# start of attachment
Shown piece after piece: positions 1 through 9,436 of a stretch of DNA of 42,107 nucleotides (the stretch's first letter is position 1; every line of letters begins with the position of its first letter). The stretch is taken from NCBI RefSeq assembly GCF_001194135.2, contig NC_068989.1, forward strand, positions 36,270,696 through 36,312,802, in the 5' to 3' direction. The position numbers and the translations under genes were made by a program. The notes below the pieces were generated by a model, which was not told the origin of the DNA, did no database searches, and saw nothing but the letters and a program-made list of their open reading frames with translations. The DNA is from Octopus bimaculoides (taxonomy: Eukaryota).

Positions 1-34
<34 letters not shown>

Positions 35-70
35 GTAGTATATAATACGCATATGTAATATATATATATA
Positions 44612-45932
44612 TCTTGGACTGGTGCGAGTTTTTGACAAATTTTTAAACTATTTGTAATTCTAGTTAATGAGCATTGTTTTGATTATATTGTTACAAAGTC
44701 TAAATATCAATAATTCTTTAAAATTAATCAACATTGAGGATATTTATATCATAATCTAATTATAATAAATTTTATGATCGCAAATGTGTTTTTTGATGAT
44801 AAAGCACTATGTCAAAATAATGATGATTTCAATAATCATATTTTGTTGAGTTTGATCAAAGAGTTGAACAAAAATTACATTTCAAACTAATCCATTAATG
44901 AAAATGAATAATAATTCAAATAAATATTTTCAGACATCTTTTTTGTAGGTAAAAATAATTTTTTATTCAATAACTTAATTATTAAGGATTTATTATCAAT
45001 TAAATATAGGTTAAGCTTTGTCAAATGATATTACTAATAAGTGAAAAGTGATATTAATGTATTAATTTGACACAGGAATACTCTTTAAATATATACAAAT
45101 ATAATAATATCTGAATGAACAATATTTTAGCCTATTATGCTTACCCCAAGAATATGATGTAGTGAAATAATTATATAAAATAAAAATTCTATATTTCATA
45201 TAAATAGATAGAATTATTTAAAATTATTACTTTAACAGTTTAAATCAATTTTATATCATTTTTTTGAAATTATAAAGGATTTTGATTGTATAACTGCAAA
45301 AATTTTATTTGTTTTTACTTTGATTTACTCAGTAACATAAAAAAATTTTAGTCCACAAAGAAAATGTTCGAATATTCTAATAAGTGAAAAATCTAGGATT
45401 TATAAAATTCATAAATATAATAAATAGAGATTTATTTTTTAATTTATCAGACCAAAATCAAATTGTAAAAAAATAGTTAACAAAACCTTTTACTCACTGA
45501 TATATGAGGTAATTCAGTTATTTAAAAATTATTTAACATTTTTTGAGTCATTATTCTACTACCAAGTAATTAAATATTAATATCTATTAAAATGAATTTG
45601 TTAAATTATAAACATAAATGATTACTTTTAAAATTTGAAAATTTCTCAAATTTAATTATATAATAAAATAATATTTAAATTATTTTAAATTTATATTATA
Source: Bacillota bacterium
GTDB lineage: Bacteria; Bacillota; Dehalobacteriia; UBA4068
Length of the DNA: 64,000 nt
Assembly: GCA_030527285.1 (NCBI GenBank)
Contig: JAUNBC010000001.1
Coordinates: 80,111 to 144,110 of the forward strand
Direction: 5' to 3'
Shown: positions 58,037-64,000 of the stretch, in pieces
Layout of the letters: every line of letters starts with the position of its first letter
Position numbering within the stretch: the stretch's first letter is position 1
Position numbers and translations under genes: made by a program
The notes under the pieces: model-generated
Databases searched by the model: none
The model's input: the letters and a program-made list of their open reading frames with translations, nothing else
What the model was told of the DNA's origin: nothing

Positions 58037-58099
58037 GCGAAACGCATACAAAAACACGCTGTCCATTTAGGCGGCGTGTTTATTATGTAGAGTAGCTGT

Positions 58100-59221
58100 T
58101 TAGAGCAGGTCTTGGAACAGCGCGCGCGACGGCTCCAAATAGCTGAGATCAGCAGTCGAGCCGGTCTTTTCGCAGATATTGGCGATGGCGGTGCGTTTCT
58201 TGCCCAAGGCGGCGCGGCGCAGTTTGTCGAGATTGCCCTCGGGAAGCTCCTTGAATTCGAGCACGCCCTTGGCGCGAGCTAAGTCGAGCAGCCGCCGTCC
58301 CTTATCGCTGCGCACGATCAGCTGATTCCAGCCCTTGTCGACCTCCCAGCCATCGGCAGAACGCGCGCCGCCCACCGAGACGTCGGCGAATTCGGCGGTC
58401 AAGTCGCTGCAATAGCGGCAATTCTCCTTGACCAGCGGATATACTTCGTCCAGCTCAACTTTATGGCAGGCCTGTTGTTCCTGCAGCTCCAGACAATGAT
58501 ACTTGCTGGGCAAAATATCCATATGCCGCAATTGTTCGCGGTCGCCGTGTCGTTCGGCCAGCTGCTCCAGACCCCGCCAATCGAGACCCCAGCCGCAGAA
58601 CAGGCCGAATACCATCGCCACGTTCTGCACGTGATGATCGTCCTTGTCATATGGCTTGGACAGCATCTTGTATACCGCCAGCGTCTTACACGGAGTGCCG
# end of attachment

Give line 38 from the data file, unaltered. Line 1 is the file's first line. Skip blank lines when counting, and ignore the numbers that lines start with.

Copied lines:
58201 TGCCCAAGGCGGCGCGGCGCAGTTTGTCGAGATTGCCCTCGGGAAGCTCCTTGAATTCGAGCACGCCCTTGGCGCGAGCTAAGTCGAGCAGCCGCCGTCC